WASHINGTON -- A top White House official's testimony explained the Obama administration's position on state marijuana legalization, which seems to directly contradict the president's personal views, during a congressional committee hearing on Tuesday.
Obama stated in a recent interview that it was "important" for the marijuana legalization efforts in Washington and Colorado to move forward. But Deputy Director of the White House Office of National Drug Control Policy Michael Botticelli's written testimony before a House Oversight subcommittee on Tuesday said that the Obama administration "continues to oppose attempts to legalize marijuana and other drugs."
Obama described marijuana legalization in Washington and Colorado as an "experiment," but Botticelli's testimony said that calls for legalization "often paint a misleading picture."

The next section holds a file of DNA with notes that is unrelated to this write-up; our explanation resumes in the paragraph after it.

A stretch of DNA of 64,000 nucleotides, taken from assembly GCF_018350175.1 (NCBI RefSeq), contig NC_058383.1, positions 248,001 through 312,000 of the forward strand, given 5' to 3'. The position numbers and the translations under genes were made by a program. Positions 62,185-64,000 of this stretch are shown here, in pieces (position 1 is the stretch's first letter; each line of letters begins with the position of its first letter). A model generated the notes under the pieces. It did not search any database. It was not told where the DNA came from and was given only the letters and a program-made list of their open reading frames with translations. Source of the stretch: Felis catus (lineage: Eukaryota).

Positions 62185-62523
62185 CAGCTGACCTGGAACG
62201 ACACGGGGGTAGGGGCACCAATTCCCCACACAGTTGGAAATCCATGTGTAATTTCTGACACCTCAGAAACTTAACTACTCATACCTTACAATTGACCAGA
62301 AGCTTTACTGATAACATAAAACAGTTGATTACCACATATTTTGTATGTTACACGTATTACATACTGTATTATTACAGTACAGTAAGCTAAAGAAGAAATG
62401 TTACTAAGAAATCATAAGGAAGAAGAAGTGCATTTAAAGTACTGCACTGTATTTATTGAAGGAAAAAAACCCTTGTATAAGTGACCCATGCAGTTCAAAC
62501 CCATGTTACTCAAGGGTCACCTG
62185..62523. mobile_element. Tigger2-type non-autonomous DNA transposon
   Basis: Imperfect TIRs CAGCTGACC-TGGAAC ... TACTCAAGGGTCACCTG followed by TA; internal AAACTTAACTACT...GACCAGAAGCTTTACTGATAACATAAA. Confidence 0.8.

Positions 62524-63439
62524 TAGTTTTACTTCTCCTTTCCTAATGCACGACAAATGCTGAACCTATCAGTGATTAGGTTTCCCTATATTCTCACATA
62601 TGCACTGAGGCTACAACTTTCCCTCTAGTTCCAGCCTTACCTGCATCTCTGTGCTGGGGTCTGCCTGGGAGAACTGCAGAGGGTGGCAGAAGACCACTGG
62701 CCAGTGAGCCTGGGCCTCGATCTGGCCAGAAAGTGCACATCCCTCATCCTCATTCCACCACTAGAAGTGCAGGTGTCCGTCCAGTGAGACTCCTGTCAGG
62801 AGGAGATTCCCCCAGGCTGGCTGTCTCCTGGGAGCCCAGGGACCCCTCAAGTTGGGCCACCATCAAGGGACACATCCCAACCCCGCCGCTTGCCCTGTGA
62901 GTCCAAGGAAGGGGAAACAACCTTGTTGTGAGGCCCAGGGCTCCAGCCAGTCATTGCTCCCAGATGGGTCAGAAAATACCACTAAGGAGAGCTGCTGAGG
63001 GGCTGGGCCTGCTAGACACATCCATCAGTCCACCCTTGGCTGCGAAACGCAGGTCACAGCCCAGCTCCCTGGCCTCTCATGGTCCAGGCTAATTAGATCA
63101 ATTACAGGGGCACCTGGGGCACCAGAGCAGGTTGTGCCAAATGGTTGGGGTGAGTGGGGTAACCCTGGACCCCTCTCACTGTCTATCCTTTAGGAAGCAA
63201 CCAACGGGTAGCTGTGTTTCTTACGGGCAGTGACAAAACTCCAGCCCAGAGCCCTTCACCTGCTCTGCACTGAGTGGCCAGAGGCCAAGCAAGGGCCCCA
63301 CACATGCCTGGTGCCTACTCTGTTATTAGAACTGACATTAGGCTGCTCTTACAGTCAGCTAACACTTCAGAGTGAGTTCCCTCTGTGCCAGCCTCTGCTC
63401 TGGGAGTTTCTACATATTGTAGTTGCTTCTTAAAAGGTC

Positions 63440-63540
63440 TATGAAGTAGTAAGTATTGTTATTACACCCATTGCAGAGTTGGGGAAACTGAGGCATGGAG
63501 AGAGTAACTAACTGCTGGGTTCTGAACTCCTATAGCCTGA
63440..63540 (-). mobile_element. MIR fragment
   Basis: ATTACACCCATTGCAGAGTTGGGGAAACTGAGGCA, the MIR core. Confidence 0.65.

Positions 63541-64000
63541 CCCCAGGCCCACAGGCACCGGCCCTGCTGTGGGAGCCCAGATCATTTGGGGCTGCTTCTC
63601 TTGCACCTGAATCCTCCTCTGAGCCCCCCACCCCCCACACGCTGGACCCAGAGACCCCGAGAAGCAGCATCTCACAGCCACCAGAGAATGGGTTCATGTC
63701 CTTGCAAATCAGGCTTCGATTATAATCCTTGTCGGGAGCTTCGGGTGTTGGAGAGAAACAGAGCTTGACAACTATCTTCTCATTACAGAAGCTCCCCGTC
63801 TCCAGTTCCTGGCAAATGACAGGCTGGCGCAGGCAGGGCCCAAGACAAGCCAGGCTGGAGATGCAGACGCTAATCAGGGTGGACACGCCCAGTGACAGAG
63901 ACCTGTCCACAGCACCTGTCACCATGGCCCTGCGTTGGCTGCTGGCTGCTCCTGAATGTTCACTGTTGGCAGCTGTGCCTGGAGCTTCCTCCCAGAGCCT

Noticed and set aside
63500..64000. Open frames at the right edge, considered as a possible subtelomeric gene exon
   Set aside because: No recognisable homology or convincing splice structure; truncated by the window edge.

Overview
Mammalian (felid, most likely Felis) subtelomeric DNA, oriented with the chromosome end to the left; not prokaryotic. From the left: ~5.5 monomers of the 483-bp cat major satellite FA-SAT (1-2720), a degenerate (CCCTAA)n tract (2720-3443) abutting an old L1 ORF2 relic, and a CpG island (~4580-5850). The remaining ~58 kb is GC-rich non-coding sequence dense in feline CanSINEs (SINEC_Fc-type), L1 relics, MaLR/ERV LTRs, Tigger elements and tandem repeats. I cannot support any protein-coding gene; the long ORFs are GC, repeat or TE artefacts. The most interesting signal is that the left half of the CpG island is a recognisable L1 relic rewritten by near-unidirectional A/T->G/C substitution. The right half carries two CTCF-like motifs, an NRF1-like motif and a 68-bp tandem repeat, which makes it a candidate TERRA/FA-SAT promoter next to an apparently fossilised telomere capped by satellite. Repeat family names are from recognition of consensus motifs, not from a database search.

"Although state legalization efforts include taxes on marijuana, costs associated with legalization may far exceed any additional tax revenue," Botticelli said in his written testimony. "For example, the tax revenue collected from alcohol pales in comparison to the costs associated with it."
The Department of Justice declined to send a representative to appear before the subcommittee, Rep. John Mica (R-Fla.) said Tuesday afternoon. U.S. Attorney General Eric Holder said last month that legalizing marijuana would not necessarily make it easier for minors to obtain pot because the DOJ plans to focus on prosecuting dealers who target children.
Mica said the president's recent comments may make him a "major contributor" to the perception that marijuana is a low-risk drug.
The White House did not immediately respond to a request for comment.